• The Basics
    Even though your people have learned them at some point, expect them to look up the basics. Since sources like Wikipedia are frequently substandard or outright wrong, you want to get them proper reference texts.

    Popular choices include

    • Introduction to Algorithms by Cormen, Leiserson et al.
      Very broad introduction that covers many elementary algorithms and data structures as well as basic analysis techniques. A standard text used frequently for teaching purposes and available in its 3rd edition (so most mistakes should have been purged by now). Lots of exercises.
    • Algorithms by Sedgewick and Wayne
      Another standard text in its fourth edition. Less broad than Cormen, but with more attention to implementation details. Lots of material online, including a free course on Coursera. Lots of exercises.
    • Introduction to Algorithms -- A Creative Approach by Udi Manber
      Also rather slim a selection of topics, but presented with attention to didactics. The focus is on inductive strategies. Contains lots of exercises and solutions (or at least hints) for some. A good secondary reference if you don't like the recommended textbook because of its unusual style.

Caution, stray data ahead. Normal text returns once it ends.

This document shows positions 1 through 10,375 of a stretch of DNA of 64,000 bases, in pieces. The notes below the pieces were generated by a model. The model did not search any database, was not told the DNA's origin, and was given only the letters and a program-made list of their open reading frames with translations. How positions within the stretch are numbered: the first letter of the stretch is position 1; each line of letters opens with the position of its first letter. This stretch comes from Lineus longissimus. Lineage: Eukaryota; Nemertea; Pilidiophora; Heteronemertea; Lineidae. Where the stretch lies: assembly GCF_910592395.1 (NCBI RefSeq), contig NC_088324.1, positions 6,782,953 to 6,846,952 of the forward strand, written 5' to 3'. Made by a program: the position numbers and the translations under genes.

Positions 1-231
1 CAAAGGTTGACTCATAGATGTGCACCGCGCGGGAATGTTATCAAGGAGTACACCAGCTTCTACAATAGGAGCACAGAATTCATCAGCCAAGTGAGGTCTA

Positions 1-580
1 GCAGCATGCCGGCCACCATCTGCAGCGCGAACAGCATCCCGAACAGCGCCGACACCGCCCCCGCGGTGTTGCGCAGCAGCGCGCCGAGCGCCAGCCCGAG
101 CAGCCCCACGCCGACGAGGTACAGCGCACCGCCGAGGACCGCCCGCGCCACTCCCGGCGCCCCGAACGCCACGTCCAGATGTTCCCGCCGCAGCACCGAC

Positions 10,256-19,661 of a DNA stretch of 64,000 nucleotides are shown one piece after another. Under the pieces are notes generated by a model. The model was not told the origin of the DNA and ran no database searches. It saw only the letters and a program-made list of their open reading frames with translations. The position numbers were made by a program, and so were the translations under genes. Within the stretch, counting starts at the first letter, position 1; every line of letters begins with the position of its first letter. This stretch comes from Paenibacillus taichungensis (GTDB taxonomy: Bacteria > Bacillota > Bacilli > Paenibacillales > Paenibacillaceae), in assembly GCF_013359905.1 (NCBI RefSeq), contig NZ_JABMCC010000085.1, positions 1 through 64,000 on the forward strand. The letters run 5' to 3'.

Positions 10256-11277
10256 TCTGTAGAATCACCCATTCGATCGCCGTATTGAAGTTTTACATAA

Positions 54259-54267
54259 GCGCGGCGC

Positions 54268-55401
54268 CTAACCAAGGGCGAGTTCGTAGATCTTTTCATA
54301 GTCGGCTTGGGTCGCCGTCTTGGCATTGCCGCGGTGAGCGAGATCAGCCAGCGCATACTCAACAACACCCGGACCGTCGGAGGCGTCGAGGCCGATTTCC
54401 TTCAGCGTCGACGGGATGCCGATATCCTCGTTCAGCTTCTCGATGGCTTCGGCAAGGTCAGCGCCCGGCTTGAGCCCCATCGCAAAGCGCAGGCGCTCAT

• Concrete Mathematics by Graham, Knuth and Patashnik
      Covers discrete mathematics as relevant to algorithm analysis. Rare in its focus on computer science needs and rigor. Very high quality. Lots of exercises with solutions.
  • Analysis of Algorithms In most standard text books, analysis of algorithm usually stops at the level of $O$-asymptotics and RAM model. In order to estimate real-world efficiency more reliably, it can be necessary to investigate runtime more precisely and consider effects like memory hierarchy and communication.

  • Advanced Surveys

    • Purely functional data structures by Okasaki
      Classic and basic literature often focuses on the procedural paradigm. If you want to work in the functional paradigm, new techniques for efficient data structures are needed. This book is a detailed overview over the area.
    • Advanced Data Structures by Brass
      Sometimes, the basic techniques are not enough. This is an overview over advanced data structures, with code and many references.
    • Algorithmics for Hard Problems by Hromkovič